4- ex. Hizbullah ministers passed laws for Palestinians to work etc. You can guess what would kataeb have done in the same place.

  17. sean says:

    So you’re basically agreeing with what I said earlier, when I stated that Finally, both parties are officially opposed to naturalization, even if their official reasons are different.

    And I’d go one further to say that while the official reason is because a belief in the Palestinian right to return (as even some LF or Kata’eb will agree), I hear more than a couple Hezbollah partisans (and especially Amal partisans) agree that mostly, they’d just like to see the Palestinians gone. But again, whatever the reasons behind the anti-tawteen rhetoric, the end result will likely be the same: all sides will likely agree that Lebanese women married to Palestinian men shouldn’t be allowed to pass their citizenship on to their children.

    Ironically enough, when Lebanese nationalism manages to stoke some sort of sectarian cohesion, it’s often at the expense of the Palestinians.

  18. Bech says:

    Have you really read what i wrote? because i had to waste a lot of time explaining things…

    Ok again.

    Kataeb does not mind tawteen.

    Hizbullah would logically have no problem with Lebanese woman inheritance if married to a Palestinian man. Al Manar had a program on women citizenship and full rights given to her not long ago, as well as al Nour radio.

    The partisan you speak to is not official party policy.

    Please don’t pollute this blog with your ideological lump-summing.

    Sorry to say it that crudely but it is just deplorable what you write.

  19. sean says:

    We’ll see who’s right if the law ever gets changed.

    Pollute this blog, eh? Is that what you’re calling views that are different from yours? Pollution? That’s fine. Honestly, if it weren’t for David’s posts, which are intelligent and well written, I probably wouldn’t ever come here – and I’m not the only one. However, I will admit to a strange attraction for your posts that’s similar to my inability to ignore Michael Totten.

    Finally: the “Kataeb does not mind tawteen.” That’s rich, man. Keep on keeping on with your “research,” habibi.

  20. bech says:

    I already explained why the kataeb could “play the tawteen card” if you prefer that way of putting things. Why the Kataeb would want the tawteen.

    Basically the question of tawteen in Lebanon has nothing to do with the question of rights, but with political prerogatives whether for kataeb hizbullah mustaqbal or whoever. Being with or without ‘tawteen’ has nothing to do with the fact that Palestinians are going to get more rights.

    Sorry if you are hurt, but I just find the way you phrase certain things a bit dangerous. I may explain that later on. This was not meant personally, I was talking about what you write. I find you to be a nice person in reality. Sorry again.

  21. Sandrine says:

    Kiss and make up ?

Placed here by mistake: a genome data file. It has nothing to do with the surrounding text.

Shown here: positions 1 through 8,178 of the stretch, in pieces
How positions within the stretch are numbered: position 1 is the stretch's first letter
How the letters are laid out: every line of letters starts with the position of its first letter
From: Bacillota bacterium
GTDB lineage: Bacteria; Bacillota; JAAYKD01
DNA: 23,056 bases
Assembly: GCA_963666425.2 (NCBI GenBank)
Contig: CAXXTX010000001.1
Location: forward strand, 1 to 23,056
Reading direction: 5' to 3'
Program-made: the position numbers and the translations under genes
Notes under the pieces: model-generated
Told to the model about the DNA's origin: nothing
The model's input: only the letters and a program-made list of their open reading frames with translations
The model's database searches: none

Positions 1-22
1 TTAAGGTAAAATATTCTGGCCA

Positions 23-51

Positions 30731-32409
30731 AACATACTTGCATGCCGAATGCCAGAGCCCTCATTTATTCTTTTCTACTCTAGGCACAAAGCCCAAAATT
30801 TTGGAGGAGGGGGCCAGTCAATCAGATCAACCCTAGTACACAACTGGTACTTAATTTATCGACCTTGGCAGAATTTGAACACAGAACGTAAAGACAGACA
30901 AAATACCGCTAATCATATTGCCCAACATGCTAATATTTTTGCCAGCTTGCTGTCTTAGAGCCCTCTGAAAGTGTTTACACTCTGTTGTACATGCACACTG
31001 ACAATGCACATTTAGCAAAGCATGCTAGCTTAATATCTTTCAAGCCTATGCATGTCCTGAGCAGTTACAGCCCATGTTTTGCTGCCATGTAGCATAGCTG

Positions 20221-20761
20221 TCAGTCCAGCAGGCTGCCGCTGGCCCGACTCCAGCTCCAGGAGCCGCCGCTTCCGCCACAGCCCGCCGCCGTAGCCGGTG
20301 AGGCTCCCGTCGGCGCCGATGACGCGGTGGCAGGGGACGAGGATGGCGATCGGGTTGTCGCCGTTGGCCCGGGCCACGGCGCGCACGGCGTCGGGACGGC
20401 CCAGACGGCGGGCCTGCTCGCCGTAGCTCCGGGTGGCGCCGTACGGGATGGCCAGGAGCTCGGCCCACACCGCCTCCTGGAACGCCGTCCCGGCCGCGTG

Bech-from-the-land-that-came-to-be-called-lebanon, keep theorizing and saying you’ll write more about concrete examples later, loving it :):):)

    Sean, I’ll add one more thing: it’s not only shias or christians, it’s sunnis as well. Well at least when they know they’re talking to non-sunnis🙂 It’s always the palestinians’ fault when lebanese from different religions gather, only way to spend a good evening shouting your opinion without killing each other.

    As for Bichboch, akid with you 100%, Nasrallah very deep deep down in his soul believes he’s going to free jerusalem. That’s the sole reason Hezb is against tawteen🙂

    Btw chou tu es docteur maintenant ? La soutenance ?

  22. Bech says:

    sandrine ya ikht, I don’t think you get my point. and i have explained with examples.

    la soutenance c’est pas pour bientot ma chere.

  23. freedemocracy says:

    http://arabism-islamism.webs.com

    The twin fascisms that causes most massacres, wars, “conflicts” today:

    Arabism is racism (Arab racism)!
    Millions upon Millions are/became victims of Arabism which is the worst current form of racism in its gigantic proportions, like: Kurds Jews (not just in Israel…) Berbers (the real natives of North Africa), ASIANS (maids in: Lebanon,Bahrain,Kuwait,S. Arabia,UAE, etc.) Africans (noty just in the genocide in the Sudan & in Egypt on native Nubians by Arab invaders – till today), Persians, etc.

    Islamism is bigotry (Islamofascism)!
    The Islamic supremacy that “works” towards its vision of “final Islamic domination on the entire planet”, from Middle east to Africa from Asia to Eurabia, from terrorism & massacres in multiple countries (like: Thailand, Phillipines, China, Indonesia, Tunisia, Morocco, Kenya, Tanzania, Iraq, Afghanistan, Pakistan, Lebanon India, USA, France, Israel, Russia, UK, etc.) to propaganda,

    Let’s face it! that entire war on Israel & the Jews since the 1920’s by their facsist Mufti Haj Amin Al-Husseini who started the “genocide campaign” [and continues by the children/grand children of Arab immigrants into Israel – Palestine – now convenienently called “palestinians”] in a clear outlined declaration to ‘kill all Jews’, is nothing but out of pure Arab Muslim bigotry.